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Using diatom assemblages and sulphur in sediments to uncover the effects of historical mining on Lake Arnoux (Quebec, Canada): A retrospective of economic benefits versus environmental debt.

Hamilton, Paul B.; Lavoie, Isabelle; Alpay, Sam; Ponader, Karin (2015). Using diatom assemblages and sulphur in sediments to uncover the effects of historical mining on Lake Arnoux (Quebec, Canada): A retrospective of economic benefits versus environmental debt. Frontiers in Ecology and Evolution , vol. 3 . p. 99. DOI: 10.3389/fevo.2015.00099.

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Résumé

Monitoring changes in environmental conditions is increasingly important as the Canadian economic infrastructure ramps up exploration and mining development in the more inaccessible northern regions of Canada. Governments are concurrently assessing effects from past mining activities and absorbing the economic cost to society with on-going remediation and monitoring initiatives. The abandoned Aldermac mine in northwestern Quebec, mined from 1932 to 1943, is an excellent case study for assessing the state of environmental and economic effects of past mining operations. A paleolimnological approach, using diatoms as environmental proxies, was used to evaluate the spatial and temporal impacts on aquatic receiving environments. Based on the inferences drawn from diatom assemblages in Lake Arnoux, prior to mining activity, lake water pH was similar to that of surrounding lakes (circumneutral to weakly acidic). After mining operations terminated, changes in pH and alkalinity in Lake Arnoux coincided with distinct increases in sediment sulfur content. Across a 30- to 40-year span (circa 1940–1970s) a significant decline in phytoplankton flora coincided with lake acidification and increased clarity of the water column. This resulted in an increase in the benthic diatom population (>90%), replacing the planktonic diatoms. Observed shifts in environmental proxies are concurrent with one, and possibly two, reported tailings pond breaches at the abandoned mine site. Adverse effects of the abandoned Aldermac mine on nearby ecosystems, combined with pressure from local citizens and environmental groups, forced responsible accountability for site restoration led by the Quebec government. Based on the historical period of economic growth, the financial benefits of the Aldermac mine were significant and justify the current pay-it-backward costs for environmental remediation. However, it has now been documented that the pay-it-backward model is not sustainable in the modern economy. New pay-it-forward approaches, addressing our gray water footprint, are required to merge economic and environmental sustainability for future prosperity.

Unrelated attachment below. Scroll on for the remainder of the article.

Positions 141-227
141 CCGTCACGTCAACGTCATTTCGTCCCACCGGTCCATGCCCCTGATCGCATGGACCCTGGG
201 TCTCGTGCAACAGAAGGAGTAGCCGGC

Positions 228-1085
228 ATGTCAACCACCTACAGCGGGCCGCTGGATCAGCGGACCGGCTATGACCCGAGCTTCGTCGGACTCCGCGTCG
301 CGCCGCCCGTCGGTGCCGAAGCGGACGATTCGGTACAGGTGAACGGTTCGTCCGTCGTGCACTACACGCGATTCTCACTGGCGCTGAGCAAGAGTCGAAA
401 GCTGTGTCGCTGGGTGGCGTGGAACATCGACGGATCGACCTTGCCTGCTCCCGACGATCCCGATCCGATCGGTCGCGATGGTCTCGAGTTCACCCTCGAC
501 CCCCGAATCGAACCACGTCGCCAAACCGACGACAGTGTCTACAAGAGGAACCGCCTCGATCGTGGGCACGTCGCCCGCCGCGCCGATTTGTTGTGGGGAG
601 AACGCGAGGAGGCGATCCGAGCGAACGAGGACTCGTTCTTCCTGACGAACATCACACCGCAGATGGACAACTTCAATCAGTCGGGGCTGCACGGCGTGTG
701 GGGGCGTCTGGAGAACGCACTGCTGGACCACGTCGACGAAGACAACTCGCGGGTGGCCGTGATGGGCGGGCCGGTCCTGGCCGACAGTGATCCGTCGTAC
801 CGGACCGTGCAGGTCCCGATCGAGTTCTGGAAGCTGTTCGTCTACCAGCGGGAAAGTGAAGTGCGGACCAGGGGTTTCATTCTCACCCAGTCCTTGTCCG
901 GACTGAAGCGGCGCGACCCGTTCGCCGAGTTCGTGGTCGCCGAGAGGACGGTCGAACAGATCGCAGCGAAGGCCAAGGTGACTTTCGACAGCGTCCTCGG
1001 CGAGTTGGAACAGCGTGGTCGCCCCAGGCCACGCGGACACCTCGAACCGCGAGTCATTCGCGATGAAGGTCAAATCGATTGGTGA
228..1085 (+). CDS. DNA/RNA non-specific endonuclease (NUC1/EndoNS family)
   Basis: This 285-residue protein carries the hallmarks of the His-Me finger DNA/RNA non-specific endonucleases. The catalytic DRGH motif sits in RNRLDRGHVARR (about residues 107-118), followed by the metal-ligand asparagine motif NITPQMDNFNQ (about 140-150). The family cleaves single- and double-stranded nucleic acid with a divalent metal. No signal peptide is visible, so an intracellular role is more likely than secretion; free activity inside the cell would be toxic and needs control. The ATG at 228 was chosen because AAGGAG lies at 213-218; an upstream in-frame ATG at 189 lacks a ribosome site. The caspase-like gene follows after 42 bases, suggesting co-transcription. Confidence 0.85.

Type de document: Article
Mots-clés libres: diatoms; pH,acid mine; drainage; biomonitoring; paleolimnology; sulphur; Aldermac mine; Lake Arnoux–Dasserat system
Centre: Centre Eau Terre Environnement
Date de dépôt: 27 avr. 2018 19:39
Dernière modification: 27 avr. 2018 19:39
URI: http://espace.inrs.ca/id/eprint/4314

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